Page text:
As we already computed the root and have the exponent, although not the largest, we can do a perfect-power decomposition algorithm easily.

Number.prototype.isPerfPow = function(nroot){
  // check if it is an positive integer omitted
  var primes = [2, 3, 5, 7, 11, 13, 17, 19, 23, 29, 31, 37, 41, 43, 47, 53];
  var root,log2,t;
  t = Math.abs(this);
  log2 = Math.floor(Math.log(t)/Math.LN2);
  // reduces the number of tries to 11. at most
  if(this.isPow2()) return true;
  // sqrt is optimized in most cases, so try it first
  root = Math.round(Math.sqrt(t));
  if(t - (root * root) == 0){
    if(arguments.length  > 0){
      nroot[0] = root;
      nroot[1] = 2;
    }
    return true
  }
  // cube root is only in the next ECMAScript standard, sadly
  for(var i=1;primes[i] <= log2;i++){
    root = Math.round(Math.pow(t,1/primes[i]));
    if(t - (Math.pow(root,primes[i])) == 0){
      if(arguments.length  > 0){
        nroot[0] = Math.round(root);
        nroot[1] = primes[i];
      }
      return true
    }
  }
  return false;
};

To get the numbers you have to pass a two element Array to the function, but I think that is obvious 😉

To make it a perfect-power classification algorithm we need to recursively pass the root to the number until it fails and add the results up. With our example from above (12^12 = 8\,916\,100\,448\,256 = 20736^3 ) we get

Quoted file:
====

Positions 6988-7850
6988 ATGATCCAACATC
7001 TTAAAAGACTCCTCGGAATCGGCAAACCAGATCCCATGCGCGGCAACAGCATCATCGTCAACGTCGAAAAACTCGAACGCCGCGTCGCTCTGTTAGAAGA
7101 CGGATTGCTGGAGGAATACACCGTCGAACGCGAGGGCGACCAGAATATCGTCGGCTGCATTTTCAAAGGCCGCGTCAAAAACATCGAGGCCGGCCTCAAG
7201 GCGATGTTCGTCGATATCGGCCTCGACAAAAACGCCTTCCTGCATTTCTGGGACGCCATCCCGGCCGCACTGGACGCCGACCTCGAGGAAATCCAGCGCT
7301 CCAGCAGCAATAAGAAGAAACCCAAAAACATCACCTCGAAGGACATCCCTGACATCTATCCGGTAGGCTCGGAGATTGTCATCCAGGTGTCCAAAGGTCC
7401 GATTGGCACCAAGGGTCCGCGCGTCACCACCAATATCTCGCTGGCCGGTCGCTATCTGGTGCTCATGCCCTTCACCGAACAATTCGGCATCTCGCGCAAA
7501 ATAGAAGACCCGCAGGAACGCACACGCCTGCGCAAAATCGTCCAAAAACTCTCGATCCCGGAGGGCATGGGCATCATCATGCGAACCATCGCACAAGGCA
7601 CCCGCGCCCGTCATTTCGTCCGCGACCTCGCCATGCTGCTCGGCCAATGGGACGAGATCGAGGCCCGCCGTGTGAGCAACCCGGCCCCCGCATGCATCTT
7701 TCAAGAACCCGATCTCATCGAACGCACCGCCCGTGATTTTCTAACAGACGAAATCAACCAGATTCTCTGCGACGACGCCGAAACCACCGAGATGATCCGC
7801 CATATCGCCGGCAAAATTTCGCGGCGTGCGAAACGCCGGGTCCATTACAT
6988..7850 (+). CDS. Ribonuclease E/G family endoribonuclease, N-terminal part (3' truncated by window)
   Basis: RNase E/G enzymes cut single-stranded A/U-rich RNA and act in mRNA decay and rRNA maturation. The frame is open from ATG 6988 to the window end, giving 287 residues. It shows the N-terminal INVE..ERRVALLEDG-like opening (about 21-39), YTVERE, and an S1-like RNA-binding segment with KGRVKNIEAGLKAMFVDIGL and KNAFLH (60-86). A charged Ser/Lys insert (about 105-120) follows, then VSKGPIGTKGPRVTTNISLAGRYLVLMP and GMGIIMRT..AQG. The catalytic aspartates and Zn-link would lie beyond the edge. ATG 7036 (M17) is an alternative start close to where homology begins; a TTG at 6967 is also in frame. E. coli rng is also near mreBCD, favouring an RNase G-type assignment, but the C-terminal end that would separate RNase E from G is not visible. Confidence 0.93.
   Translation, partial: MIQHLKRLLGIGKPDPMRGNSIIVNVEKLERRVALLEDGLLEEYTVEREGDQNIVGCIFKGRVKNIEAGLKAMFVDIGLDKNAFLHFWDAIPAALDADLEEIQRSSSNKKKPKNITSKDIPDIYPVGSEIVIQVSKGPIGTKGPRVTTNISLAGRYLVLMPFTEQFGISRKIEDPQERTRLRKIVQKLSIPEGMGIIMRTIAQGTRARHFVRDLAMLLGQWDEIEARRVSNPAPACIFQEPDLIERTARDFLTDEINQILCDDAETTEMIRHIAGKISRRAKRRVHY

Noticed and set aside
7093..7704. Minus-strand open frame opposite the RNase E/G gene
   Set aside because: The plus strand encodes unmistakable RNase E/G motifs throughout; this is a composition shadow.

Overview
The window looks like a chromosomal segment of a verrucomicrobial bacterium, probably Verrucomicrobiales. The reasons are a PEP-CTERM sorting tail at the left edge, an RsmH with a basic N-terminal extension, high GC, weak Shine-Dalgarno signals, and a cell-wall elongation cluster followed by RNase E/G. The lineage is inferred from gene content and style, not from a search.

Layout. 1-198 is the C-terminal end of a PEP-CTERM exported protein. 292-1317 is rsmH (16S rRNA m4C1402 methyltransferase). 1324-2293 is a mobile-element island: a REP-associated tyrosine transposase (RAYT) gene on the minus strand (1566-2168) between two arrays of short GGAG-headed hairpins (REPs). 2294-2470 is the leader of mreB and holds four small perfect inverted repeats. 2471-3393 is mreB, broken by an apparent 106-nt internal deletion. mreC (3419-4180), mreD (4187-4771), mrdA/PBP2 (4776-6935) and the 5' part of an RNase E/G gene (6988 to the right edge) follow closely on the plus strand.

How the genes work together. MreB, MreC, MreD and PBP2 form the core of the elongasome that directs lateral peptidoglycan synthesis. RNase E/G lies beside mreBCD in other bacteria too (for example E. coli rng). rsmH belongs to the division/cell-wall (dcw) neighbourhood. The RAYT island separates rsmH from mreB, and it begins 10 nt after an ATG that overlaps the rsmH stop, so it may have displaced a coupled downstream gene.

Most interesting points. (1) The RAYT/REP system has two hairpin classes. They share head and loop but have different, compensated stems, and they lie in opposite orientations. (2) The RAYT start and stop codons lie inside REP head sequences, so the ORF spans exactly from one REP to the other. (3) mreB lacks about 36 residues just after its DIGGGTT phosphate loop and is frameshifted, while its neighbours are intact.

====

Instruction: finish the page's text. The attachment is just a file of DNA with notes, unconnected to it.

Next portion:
1. 20736^{\frac{1}{2}} = 144
  2. 144^{\frac{1}{2}} = 12
  3. 12^{\frac{1}{5}} \approx 1.64375

Multiplying all together 3 \times 2 \times 2 = 12 gives the highest possible exponent.
Another example (albeit base two gets done with a different algorithm)

  1. \sqrt{2^{52}} = 67108864
  2. \sqrt{67108864} = 8192
  3. 8192^\frac{1}{13} = 2

Building the product gives 2 \times 2 \times 13 = 52

The maximum number of recursion is with base two, as expected:

  1. \sqrt{2^{32}} = 65536
  2. \sqrt{65536} = 256
  3. \sqrt{256} = 16
  4. \sqrt{16} = 4
  5. \sqrt{4} = 2

I’ll leave the implementation for that to my dear readers 😉

[1]Bernstein, Daniel. “Detecting perfect powers in essentially linear time.” Mathematics of Computation of the American Mathematical Society 67.223 (1998): 1253-1283.